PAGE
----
Follow the Maine Oyster Trail to Connect with Farmers, Chefs, and Outdoor Adventure this Fall
By Danna Lorch Photos by Joseph Conroy III for the Maine Aquaculture Association
There’s nothing quite like journeying to Maine for fresh oysters, shucked in front of your eyes and served on the half shell with a simple squeeze of lemon and dramatic views of rugged coastline on the side.
Pack a sweater because fall is peak oyster season, and the newly unveiled Maine Oyster Trail makes it possible to visit hot spots and charming holes in the wall like a local long after the summer tourist buzz has quieted down. The interactive online trail invites visitors to get off the beaten path for bespoke oyster farm tours, kayak and boat experiences, and detours to pop up “shuck trucks,” raw bars, and rural roadside stands.
Afton Vigue, who developed the Maine Oyster Trail through her work at the Maine Aquaculture Association, says that most oyster farmers harvest from April through December. She explains that oysters grown in Maine are all from the same species, but each brand has its own identity. Similar to wine, the environment influences the taste of the product.
“With wine, that effect is known as the terroir, but with oysters, we refer to it as the merroir,” says Vigue. “Each farm has a different locale, and factors like the salinity, turbidity, and whether the oysters are grown on the water’s surface or on the bottom influence the ultimate flavor, color, and texture of the oysters.” Luckily, it is possible to experience the full range of tastes–from briny to buttery smooth–by engaging with more than 80 locally owned businesses sprinkled along the Maine Oyster Trail.
A completely digital customizable trip planner assists with choosing stops and mapping a journey across the state’s four oyster regions. These are DownEast and Acadia, where oysters grow between the Atlantic’s salty crests; the Maine Beaches, where exceptional raw bars beckon; the Midcoast and Islands, offering access to the oldest operating farms in the state; and Greater Portland and Casco Bay, a foodie’s paradise thanks to a new generation of young entrepreneurs. Trail-goers collect points in a mobile Maine Oyster Passport at every oyster adventure along the way by checking in and entering a dedicated four-digit code. Points can be redeemed toward free swag, including a hat and tote bag, and, with 50 check-ins, a top-secret grand prize for a “Maine Oyster Connoisseur.”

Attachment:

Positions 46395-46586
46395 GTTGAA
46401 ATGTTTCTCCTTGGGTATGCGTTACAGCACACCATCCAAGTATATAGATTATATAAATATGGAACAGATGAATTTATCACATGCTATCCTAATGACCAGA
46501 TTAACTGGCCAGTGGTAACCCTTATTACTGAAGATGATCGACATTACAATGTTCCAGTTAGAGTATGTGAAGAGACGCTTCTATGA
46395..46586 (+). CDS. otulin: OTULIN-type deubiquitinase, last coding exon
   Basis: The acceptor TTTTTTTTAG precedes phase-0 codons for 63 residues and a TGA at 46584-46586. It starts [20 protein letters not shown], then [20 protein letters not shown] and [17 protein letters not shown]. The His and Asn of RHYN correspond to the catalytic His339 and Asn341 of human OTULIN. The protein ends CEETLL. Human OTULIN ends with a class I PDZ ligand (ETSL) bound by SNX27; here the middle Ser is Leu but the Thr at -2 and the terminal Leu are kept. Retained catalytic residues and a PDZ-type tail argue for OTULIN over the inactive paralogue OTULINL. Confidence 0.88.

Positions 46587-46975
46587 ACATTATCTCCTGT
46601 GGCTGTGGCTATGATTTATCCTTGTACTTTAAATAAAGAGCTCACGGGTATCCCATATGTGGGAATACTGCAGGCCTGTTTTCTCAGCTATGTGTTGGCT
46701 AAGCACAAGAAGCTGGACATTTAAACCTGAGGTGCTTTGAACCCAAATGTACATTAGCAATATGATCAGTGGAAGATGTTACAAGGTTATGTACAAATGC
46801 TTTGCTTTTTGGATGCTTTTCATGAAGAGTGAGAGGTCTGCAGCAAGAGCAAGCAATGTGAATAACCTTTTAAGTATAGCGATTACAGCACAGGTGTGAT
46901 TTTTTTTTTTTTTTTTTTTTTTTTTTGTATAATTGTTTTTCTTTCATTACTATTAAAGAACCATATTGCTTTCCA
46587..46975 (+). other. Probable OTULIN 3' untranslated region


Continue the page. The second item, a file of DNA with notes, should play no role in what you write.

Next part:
One stop along the trail includes a shucking class to learn how to open and serve oysters and a visit to a pop-up oyster bar dreamed up by Libby Davis, a Maine native and the founder of Lady Shuckers. Davis operates a food truck that serves locally sourced bivalves raw on the half shell, fried and tucked into a Po’Gal sandwich, or with a side of spicy, effervescent Sea-Chi, a riff on Korean kimchee, using sugar kelp grown by Maine lobstermen and brought to market by Atlantic Sea Farms.
“Just keep shuckin’” is Davis’s motto. Her menu is built on partnering with other local, BIPOC, and woman-led businesses and supporting sustainable aquaculture along the way. In addition to happily serving a fresh food product that “tastes like no other,” Davis also supports the Maine oyster industry because she cares about environmental sustainability. “Oysters are incredibly healthy for humans,” says Davis. “They are low in fat and high in protein. They are also rich in zinc. In addition, they are filter feeders and literally clean our oceans.”
Davis is back in her native Maine after a Peace Corps stint in agriculture development in Madagascar. She learned the ropes of the oyster business and built relationships with local farmers while managing the raw bar at the Maine Oyster Company in Portland. In fact, a stop there for a meal at the bar and a visit to the company’s basecamp lodge in Phippsburg for a private farm tour by skiff are some of her favorite recommendations for trail visitors.
While the culinary and interactive experiences on the Maine Oyster Trail change by the season, there are always opportunities to meet and support local farmers, chefs, and aquaculture entrepreneurs–and dive into some of the choicest oysters in New England.